Minnesota | Member Since 2011
At the onset of I Want My MTV I knew I was in for a great ride. It was like a time warp back to my early teens. All the cast was set, Madonna, Michael Jackson, Divo and Motley Crue. There were great scandals such as MTV originally being perceived as a white and rock only channel. The corporate battles over rotation and budgets and of course the question of who really started this thing? It was very entertaining to also hear the behind the scenes story on many of my favorite VJ's. What a cast of characters. It was a great plan to create a microcosm of the typical American youth stereotypes. There's the jock, the beauty, the brain and the rebel. It was like a real life version of a John Hughes movie that lost control and became Animal House.
As entertaining as the book is, it is also a great insight into the nature of a start up business. If you enjoy books about company origins or the history behind a company, this is a book to consider even if you are not a fan of MTV. There are many business lessons to learn from this story. From protecting intellectual rights and corporate battles, to partnering with other industries and raising capital, this story provides a great example of the risks required to get a great idea "off the ground".
My favorite scene in the story is when MTV solicits its fans to attack the phone lines and mail boxes of cable operators requesting MTV in their area. The cable companies soon asked for mercy as they were held captive to fanatics demanding, I WANT MY MTV. Even as I write it, what a great marketing scheme, MY MTV. Getting your customers to identify so passionately with your product that not only do they demand it, but they possess it and call it their own. What a great lesson on connecting with your customer and supplying a product to a market that has gone overlooked. In this case, America's youth.
Love him or hate him, you have to pity Billy Squire. A very successful music artist who made it as a recording artist. Who was then asked to reveal himself to the world through a video performance set to music. Unfortunately for Billy Squire, his introduction through music video was both an embarrassment and a career breaker. Note to self, if you are ever asked to do a music video, avoid a bedroom shot where you dance around the room like a fool. Billy Squire's story identifies a pivotal point in music history. A point when image became equally, if not more, important than musical talent. A point that some have argued ruined the music industry. Yet more scandal for your listening pleasure.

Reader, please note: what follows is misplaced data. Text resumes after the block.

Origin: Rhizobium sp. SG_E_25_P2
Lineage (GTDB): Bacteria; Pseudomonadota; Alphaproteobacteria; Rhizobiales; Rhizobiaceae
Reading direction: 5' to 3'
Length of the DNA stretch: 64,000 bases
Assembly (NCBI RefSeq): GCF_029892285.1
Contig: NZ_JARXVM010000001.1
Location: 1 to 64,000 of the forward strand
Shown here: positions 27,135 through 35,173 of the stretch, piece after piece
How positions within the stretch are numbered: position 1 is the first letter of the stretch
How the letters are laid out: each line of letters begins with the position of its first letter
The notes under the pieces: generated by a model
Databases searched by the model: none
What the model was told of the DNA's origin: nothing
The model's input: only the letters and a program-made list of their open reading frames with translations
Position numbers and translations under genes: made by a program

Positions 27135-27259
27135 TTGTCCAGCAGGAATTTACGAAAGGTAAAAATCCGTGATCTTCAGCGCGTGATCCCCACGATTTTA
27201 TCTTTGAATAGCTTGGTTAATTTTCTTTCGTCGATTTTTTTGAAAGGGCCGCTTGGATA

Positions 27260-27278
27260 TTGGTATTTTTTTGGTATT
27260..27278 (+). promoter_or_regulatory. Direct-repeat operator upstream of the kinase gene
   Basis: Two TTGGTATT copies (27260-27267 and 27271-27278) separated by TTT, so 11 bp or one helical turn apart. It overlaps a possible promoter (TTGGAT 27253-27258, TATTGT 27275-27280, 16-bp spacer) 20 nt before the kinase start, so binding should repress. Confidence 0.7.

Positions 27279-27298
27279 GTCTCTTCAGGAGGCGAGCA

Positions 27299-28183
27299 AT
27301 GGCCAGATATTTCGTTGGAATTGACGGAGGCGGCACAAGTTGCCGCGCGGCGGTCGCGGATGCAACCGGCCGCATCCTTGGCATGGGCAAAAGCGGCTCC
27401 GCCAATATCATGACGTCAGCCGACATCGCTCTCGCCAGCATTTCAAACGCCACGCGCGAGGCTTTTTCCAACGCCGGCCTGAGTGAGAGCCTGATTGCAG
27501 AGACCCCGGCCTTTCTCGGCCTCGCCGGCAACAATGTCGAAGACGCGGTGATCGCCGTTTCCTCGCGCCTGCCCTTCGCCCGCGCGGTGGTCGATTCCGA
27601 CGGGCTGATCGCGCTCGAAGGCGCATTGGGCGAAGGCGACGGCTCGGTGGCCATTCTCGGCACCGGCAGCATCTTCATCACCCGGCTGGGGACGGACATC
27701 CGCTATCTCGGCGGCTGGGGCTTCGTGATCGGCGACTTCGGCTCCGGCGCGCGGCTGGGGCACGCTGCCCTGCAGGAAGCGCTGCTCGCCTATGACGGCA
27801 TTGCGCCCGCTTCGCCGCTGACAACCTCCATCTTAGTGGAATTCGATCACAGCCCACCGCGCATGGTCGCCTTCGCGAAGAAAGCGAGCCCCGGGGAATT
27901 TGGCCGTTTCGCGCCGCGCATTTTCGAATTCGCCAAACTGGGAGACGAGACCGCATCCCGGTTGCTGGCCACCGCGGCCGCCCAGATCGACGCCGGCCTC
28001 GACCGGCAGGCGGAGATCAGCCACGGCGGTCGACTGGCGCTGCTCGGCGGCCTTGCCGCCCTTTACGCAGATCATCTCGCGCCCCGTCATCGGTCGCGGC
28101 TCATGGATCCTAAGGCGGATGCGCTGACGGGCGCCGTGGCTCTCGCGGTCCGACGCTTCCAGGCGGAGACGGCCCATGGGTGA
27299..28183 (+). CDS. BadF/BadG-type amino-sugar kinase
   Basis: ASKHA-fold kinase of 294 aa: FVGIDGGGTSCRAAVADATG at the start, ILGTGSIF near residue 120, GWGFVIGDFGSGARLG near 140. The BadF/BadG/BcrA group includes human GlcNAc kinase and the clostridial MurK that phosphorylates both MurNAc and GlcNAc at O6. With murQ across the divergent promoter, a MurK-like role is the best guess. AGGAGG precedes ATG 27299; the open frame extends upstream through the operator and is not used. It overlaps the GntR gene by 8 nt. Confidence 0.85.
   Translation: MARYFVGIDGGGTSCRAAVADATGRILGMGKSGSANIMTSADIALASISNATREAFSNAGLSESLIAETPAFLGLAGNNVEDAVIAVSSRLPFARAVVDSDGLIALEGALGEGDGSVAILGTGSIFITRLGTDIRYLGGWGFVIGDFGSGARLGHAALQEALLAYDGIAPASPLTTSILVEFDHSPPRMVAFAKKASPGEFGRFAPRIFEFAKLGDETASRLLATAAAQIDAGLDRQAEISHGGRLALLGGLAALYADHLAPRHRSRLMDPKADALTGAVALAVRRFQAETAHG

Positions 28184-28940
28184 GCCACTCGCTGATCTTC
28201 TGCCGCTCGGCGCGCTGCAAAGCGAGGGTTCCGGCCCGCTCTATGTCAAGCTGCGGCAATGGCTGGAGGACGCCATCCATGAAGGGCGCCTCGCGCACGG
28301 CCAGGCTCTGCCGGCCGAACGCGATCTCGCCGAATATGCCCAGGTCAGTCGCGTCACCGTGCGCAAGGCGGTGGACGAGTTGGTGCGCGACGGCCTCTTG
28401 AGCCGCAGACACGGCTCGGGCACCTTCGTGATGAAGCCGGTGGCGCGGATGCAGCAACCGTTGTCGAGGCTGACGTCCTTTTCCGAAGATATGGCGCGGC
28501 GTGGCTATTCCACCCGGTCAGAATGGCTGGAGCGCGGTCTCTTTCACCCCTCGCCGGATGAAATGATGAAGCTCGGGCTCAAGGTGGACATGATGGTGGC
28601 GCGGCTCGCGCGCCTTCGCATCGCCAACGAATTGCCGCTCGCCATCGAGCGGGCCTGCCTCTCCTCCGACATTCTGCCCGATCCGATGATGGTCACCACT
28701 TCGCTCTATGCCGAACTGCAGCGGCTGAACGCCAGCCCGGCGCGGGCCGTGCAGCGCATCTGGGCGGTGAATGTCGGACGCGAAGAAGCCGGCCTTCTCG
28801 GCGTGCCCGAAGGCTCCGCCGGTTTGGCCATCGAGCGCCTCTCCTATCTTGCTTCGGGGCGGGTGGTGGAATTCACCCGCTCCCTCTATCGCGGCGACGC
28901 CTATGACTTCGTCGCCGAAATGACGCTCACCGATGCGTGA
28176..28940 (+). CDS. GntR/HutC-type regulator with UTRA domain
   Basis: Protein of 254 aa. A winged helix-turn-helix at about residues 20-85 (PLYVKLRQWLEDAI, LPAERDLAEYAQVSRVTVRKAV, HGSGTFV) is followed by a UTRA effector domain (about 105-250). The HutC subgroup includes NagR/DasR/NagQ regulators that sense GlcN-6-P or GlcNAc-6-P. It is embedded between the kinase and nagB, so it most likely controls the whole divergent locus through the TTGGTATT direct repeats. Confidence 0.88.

A captivating story beginning to end. I found I Want My MTV to be an uplifting story about making an idea work. In its infancy, MTV sounded like a destined failure or at most a soon to pass fad. Decades later MTV still continues to exist as it redefines itself as generation after generation pass along. In addition to the great story, the narrator does a fabulous job. The approach to the narration is reminiscent to a Behind the Music episode. Very well executed book.
A great blend of knowledge and entertainment. I enjoyed learning the origin and history of sushi. It is too easy to take raw fish and rice at face value. I was amazed at its deep impact on the food culture beyond the local trendy sushi bar. I equally enjoyed the characters in the book. The students of the Sushi Academy and their instructors add color and life to an informative book. Each listen had me wondering what's next?
While Kate is the central character, whom you can't help rooting for, Sushi instructor, Zoran, is the one that kept me reading and wanting more. He is a sushi chef that assists in the training of the students attending the Sushi Academy. He is colorful, insightful and surprisingly caring. He trains with concern for his art form and delights in challenging his students with gross tasks like gutting fish and cleaning octopi. The book is filled with many colorful characters that become the heart and soul of the book. While the history and technique of making sushi serves as the brains of the work.
My favorite scene in the book is when Kate is finally given the opportunity to serve the public. Struggling to perfect the art of making sushi, she has many confrontations with her instructors. She often finds herself at the bottom of the class, but when given the opportunity to work the sushi bar she shines by using her personality. She fully captures the culture of sushi by creating an experience for her customers. It was a great, "You go girl!" part of the story.